Monday, May 28, 2018

SEC approves Nasdaq's $62 million Facebook IPO settlement

NEW YORK — Regulators cleared Nasdaq OMX Group's plan Monday to pay $62 million to compensate brokers for its mishandling of Facebook's public debut, dealing a defeat to Wall Street firms that say they lost many times that amount.

The Securities and Exchange Commission approved Nasdaq's request to change its rules and expand the compensation pool for member firms in the initial public offering held May 18, 2012. The funds will go to traders who lost money after a design flaw in the exchange's computers delayed Facebook's open and left them confused about how many shares they owned.

"This announcement is a positive in that it removes a layer of uncertainty, although it was likely expected," Christopher Harris, a Baltimore-based analyst at Wells Fargo & Co., wrote in a note to clients Monday. "We continue to believe further damages from this episode will be either minimal or manageable."

Nasdaq said last June that it would pay $40 million, but later increased the amount to $62 million.

Nasdaq's proposal was opposed by Citigroup and UBS, which said in letters urging the SEC to reject it that losses within their market-making units exceeded $62 million. Nasdaq, balancing its role as an organization with legal immunity for technology breakdowns with its obligations to members, said the pool covers "objective, discernible" losses suffered by brokers.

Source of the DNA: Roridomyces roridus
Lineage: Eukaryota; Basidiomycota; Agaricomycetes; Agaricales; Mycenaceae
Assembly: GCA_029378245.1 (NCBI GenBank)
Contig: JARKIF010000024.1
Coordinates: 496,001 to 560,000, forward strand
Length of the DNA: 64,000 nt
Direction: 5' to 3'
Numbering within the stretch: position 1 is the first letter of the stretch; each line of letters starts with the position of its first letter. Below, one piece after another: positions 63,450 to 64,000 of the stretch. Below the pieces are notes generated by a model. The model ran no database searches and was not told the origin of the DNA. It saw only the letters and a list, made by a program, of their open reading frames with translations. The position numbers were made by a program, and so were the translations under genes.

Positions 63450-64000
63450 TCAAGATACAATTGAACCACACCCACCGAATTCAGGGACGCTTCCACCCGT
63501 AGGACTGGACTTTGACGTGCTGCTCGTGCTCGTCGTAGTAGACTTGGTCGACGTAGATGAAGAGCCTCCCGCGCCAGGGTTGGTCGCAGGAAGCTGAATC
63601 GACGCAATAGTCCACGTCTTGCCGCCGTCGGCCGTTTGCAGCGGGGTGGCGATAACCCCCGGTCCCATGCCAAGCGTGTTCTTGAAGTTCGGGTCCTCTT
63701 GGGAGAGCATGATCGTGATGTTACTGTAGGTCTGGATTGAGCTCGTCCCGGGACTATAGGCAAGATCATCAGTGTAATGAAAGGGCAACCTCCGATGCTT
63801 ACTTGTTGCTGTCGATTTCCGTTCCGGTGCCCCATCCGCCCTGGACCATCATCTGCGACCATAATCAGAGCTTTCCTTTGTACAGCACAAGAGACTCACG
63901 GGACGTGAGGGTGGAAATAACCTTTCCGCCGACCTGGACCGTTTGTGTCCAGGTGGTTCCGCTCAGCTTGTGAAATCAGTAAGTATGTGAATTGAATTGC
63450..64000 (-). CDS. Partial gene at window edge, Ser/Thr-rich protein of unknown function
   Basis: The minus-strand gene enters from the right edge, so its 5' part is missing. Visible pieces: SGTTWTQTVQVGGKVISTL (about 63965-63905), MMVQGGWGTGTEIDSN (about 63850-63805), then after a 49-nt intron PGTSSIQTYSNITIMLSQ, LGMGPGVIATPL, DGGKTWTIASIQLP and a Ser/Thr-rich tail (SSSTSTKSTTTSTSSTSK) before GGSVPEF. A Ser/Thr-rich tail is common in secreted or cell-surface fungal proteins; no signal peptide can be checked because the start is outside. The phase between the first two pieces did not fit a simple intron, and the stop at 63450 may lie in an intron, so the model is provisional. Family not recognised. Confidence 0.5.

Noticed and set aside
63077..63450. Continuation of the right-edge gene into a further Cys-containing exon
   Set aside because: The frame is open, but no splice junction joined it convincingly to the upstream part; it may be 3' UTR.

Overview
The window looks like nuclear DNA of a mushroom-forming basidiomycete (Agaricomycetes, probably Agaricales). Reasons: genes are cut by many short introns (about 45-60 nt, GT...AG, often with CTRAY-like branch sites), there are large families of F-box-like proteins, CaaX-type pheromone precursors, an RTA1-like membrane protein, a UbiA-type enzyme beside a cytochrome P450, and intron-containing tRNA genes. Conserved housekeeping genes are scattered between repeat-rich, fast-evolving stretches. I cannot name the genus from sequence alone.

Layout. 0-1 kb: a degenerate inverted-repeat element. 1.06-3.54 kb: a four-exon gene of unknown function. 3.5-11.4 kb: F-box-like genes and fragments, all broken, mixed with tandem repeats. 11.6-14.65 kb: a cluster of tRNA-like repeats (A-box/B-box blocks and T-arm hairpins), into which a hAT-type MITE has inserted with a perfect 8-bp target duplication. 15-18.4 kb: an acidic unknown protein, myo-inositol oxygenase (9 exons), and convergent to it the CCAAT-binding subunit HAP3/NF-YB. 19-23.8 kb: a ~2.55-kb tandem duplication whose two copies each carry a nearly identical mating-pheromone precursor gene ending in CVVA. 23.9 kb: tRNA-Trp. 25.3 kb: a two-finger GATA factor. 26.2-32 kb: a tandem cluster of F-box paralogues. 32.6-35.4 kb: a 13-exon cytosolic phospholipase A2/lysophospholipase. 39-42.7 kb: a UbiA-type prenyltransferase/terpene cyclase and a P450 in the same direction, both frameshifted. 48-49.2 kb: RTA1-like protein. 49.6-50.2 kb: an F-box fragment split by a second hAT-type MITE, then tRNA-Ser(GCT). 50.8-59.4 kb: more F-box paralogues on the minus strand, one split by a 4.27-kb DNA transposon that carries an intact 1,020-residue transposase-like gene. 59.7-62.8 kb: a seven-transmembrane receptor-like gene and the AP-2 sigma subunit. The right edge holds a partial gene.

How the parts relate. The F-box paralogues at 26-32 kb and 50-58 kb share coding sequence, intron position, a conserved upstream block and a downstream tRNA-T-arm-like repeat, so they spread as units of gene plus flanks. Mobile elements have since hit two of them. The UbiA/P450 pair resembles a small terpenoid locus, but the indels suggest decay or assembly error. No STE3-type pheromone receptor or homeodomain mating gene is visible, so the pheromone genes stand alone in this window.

While agreeing the proposal won't pay all purported losses, the SEC said it provides "significantly more compensation for eligible claims, outside of litigation, than would otherwise be available," according to its order. "Approval of the proposed rule change will make more funds available to compensate investors and Nasdaq members under Nasdaq rules, which the commission believes is in the public interest," it wrote.

UBS has not changed its opinion of Nadsaq's "inadequate and insufficient" proposal, Megan Stinson, a New York-based spokeswoman for UBS, said Monday. The bank filed an arbitration demand against Nasdaq for the losses from the Facebook offering, Stinson wrote.

Scott Helfman, a spokesman for Citigroup, declined to comment on the settlement.

Under existing rules, Nasdaq's liability for losses related to computer malfunctions is $3 million, and may have been as low as $500,000 in the Facebook case, the SEC said in its order.

"We're pleased that the Securities and Exchange Commission has approved our accommodation plan, which will enable our customers and members and market participants to receive appropriate restitution …," said Joseph Christinat, a spokesman for Nasdaq OMX.

Facebook's stock originally priced at $38 and closed that first day at $38.23 after going as high as $45.

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